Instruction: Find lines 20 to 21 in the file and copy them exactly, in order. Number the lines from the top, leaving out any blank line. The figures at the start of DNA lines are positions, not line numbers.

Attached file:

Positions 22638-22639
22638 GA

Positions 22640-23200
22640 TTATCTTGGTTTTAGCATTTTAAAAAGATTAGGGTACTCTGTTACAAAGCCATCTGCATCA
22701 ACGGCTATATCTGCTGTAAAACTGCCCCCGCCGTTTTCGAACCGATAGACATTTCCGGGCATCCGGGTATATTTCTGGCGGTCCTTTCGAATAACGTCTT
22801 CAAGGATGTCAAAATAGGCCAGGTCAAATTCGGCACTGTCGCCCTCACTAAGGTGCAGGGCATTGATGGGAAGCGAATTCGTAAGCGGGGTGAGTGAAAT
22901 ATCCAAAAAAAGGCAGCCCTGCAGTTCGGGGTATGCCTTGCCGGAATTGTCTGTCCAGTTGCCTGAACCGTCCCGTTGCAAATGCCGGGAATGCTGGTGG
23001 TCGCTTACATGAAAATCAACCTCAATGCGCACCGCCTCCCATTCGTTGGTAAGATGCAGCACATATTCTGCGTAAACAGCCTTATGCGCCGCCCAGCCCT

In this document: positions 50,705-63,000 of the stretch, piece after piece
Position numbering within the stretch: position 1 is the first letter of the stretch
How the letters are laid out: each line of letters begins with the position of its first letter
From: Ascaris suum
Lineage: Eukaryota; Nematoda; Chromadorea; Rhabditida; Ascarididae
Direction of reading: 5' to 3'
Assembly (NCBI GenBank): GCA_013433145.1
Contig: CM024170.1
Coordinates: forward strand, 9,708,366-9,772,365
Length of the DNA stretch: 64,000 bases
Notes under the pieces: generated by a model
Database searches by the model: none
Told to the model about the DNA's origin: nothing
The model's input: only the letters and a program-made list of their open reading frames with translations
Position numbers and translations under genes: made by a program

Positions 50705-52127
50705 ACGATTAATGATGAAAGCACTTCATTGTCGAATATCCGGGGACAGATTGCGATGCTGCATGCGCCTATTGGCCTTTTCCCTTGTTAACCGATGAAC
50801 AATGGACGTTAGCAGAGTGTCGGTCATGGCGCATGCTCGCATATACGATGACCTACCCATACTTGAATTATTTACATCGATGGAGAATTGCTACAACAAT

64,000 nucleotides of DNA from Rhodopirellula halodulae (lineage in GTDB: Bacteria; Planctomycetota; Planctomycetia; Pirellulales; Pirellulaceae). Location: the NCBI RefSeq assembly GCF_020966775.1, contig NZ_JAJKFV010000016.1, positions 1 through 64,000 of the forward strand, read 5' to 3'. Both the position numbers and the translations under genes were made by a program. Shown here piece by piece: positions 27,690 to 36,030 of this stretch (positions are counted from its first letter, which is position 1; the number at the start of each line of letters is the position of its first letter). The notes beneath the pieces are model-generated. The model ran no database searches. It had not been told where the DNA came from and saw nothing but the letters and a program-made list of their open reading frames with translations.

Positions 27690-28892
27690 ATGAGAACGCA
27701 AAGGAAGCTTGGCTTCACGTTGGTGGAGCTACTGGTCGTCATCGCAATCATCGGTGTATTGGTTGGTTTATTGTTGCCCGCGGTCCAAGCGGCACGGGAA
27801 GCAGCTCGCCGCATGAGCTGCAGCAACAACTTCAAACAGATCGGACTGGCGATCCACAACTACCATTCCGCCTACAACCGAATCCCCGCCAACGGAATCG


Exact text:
Database searches by the model: none
Told to the model about the DNA's origin: nothing